A group of Republican Senators on Tuesday asked the Federal Communications Commission (FCC) to "clearly" define when social media platforms should receive protections under Section 230 of the Communications Decency Act.
The letter from Republican Sens. Marco RubioMarco Antonio RubioSenate GOP campaign arm outraises Democratic counterpart in September House passes bills to secure telecommunications infrastructure Senators call for answers from US firm over reported use of forced Uyghur labor in China MORE (Fla.), Josh HawleyJoshua (Josh) David HawleyState watchdog to launch review of Biden's Afghanistan withdrawal Juan Williams: Trump's toxicity fuels fear of violence Pentagon, State Department square off on Afghanistan accountability MORE (Mo.), Kelly LoefflerKelly LoefflerWill Trump choose megalomania over country? I voted for Trump in 2020 — he proved to be the ultimate RINO in 2021 Draft Georgia congressional lines target McBath, shore up Bourdeaux MORE (Ga.) and Kevin CramerKevin John CramerSenate GOP signals they'll help bail out Biden's Fed chair Lobbying world The Hill's Morning Report - Presented by Facebook - After high drama, Senate lifts debt limit MORE (N.D.) comes on the heels of an executive order from President TrumpDonald TrumpSix big off-year elections you might be missing Twitter suspends GOP Rep. Banks for misgendering trans health official Meghan McCain to Trump: 'Thanks for the publicity' MORE aimed at that same law.
Section 230 gives companies operating online immunity for content posted on their platforms by third parties and allows them to make "good faith" efforts to moderate content.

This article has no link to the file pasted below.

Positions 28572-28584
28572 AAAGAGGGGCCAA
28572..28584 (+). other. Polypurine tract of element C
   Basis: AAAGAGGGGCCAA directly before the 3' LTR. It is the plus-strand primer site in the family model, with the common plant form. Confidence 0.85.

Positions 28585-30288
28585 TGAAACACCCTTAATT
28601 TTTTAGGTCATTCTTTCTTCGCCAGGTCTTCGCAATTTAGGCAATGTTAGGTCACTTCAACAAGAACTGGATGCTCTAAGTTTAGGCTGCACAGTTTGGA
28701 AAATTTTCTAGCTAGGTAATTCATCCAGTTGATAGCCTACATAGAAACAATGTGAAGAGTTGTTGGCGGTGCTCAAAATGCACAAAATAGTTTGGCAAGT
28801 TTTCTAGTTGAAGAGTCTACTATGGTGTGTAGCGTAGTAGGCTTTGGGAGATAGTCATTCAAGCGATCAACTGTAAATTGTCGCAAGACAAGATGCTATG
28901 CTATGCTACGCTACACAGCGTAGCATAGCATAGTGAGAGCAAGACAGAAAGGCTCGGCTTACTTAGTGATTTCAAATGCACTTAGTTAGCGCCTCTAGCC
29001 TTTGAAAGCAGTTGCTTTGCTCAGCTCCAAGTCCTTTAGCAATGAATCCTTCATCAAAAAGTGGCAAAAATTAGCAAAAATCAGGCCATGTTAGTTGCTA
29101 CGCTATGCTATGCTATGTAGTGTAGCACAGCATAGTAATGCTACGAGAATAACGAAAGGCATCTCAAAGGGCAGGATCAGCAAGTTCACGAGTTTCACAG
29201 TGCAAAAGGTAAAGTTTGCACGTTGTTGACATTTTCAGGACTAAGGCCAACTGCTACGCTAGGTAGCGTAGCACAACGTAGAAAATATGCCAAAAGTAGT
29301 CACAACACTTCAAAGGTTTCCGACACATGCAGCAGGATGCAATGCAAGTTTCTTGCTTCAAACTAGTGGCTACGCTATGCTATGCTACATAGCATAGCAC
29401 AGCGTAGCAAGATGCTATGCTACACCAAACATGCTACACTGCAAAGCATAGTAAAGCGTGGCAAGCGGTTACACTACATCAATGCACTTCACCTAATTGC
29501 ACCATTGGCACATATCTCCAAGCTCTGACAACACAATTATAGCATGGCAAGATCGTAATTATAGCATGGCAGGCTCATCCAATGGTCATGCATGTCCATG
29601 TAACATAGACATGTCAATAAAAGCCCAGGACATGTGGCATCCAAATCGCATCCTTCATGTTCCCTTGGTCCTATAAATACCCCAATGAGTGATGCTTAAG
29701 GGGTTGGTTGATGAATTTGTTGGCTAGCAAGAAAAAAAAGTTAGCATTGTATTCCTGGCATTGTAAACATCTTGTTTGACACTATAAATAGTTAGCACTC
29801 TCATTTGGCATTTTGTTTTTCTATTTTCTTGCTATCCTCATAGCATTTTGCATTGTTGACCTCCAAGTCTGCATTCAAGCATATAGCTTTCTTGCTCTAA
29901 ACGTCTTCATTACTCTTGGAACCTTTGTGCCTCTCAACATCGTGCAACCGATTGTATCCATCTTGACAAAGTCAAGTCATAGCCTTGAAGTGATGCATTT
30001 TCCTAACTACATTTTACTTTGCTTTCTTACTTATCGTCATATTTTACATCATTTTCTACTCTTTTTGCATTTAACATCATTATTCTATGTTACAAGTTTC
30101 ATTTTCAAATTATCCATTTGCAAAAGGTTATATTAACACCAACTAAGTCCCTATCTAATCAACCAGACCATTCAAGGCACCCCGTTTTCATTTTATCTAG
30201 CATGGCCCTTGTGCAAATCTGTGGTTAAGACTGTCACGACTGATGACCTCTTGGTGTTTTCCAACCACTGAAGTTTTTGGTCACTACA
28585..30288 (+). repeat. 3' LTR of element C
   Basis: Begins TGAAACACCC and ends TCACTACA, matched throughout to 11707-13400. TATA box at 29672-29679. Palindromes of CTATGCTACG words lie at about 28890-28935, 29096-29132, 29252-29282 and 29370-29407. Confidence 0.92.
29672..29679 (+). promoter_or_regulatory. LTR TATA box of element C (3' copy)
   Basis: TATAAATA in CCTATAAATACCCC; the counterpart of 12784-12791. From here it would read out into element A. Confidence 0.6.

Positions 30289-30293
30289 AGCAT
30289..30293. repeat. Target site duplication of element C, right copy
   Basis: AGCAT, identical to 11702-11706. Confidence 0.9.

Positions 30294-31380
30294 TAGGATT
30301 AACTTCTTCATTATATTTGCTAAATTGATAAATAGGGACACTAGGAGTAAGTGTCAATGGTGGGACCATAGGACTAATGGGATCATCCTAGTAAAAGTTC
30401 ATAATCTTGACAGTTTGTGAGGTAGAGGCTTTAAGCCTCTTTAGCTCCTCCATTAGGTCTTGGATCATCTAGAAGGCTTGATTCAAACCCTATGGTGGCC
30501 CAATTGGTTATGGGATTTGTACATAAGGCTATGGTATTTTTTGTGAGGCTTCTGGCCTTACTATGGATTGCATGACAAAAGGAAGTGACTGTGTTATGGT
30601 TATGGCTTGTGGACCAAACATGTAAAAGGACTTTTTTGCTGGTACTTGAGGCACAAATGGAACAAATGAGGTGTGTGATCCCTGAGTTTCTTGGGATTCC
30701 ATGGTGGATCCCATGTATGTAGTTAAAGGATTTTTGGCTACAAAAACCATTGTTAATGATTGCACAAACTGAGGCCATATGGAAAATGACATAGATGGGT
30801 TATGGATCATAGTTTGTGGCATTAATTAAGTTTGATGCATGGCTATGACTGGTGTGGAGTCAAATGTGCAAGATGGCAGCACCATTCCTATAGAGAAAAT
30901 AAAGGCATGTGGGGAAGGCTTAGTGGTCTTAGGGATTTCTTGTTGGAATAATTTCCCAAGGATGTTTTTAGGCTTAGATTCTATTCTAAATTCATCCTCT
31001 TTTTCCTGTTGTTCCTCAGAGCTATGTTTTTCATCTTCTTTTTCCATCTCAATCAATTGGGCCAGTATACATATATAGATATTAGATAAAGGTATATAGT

Trump's executive order, among other things, directs an agency within the Commerce Department to file a petition with the FCC to clarify the scope of Section 230.
The order implies that a reinterpretation of the rule could make social media platforms more liable for claims based on third-party content, as well as their efforts to moderate their platforms.
Tuesday's letter focuses on what that review by the FCC could look like.
It says that it is time to "take a fresh look at" the portion of Section 230 that gives immunity for efforts to police platforms, calling the "good faith" standard vague in the statute.
The letter also ask the FCC to evaluate court precedent on granting companies immunity for editing and altering content, which is likely a reference to Twitter applying warning labels to some of Trump's tweets.
That sort of action is already not protected under Section 230.
While Hawley and Rubio have been outspoken critics of big tech companies, Loeffler and Cramer signing on to the letter suggests a larger base of Republican lawmaker support for the administration's efforts to regulate social media platforms.